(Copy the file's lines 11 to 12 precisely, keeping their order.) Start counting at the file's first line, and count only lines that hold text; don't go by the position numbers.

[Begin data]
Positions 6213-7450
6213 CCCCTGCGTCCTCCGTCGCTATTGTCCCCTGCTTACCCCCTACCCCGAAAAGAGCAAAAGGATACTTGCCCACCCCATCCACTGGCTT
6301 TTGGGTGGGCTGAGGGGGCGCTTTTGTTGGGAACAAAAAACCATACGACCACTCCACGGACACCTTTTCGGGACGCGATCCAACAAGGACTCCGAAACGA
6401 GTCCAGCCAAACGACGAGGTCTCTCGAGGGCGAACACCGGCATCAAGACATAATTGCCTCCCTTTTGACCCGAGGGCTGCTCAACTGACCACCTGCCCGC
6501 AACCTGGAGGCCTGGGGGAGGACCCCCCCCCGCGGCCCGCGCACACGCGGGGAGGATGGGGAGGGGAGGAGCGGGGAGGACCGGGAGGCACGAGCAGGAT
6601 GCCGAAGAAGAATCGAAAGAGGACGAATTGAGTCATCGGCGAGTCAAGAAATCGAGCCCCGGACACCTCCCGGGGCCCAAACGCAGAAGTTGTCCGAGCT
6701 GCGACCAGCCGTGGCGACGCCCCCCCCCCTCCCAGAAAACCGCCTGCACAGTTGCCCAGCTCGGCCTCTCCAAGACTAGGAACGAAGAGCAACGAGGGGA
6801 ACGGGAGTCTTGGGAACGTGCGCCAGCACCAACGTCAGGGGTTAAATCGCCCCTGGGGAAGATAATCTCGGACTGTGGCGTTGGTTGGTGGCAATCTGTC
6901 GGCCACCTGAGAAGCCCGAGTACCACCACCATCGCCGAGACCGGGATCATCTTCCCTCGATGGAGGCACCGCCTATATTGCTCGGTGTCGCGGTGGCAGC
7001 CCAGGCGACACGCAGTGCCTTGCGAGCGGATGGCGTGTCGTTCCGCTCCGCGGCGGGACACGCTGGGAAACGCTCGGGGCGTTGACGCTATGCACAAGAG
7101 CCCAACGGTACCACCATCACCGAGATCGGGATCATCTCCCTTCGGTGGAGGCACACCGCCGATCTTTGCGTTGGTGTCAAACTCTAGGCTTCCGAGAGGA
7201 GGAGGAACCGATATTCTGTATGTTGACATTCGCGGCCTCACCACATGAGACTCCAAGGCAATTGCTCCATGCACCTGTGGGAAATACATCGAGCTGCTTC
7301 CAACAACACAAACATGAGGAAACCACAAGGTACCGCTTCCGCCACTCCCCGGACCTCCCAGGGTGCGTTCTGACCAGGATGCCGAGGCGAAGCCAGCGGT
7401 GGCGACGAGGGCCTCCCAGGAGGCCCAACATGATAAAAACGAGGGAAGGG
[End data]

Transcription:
7101 CCCAACGGTACCACCATCACCGAGATCGGGATCATCTCCCTTCGGTGGAGGCACACCGCCGATCTTTGCGTTGGTGTCAAACTCTAGGCTTCCGAGAGGA
7201 GGAGGAACCGATATTCTGTATGTTGACATTCGCGGCCTCACCACATGAGACTCCAAGGCAATTGCTCCATGCACCTGTGGGAAATACATCGAGCTGCTTC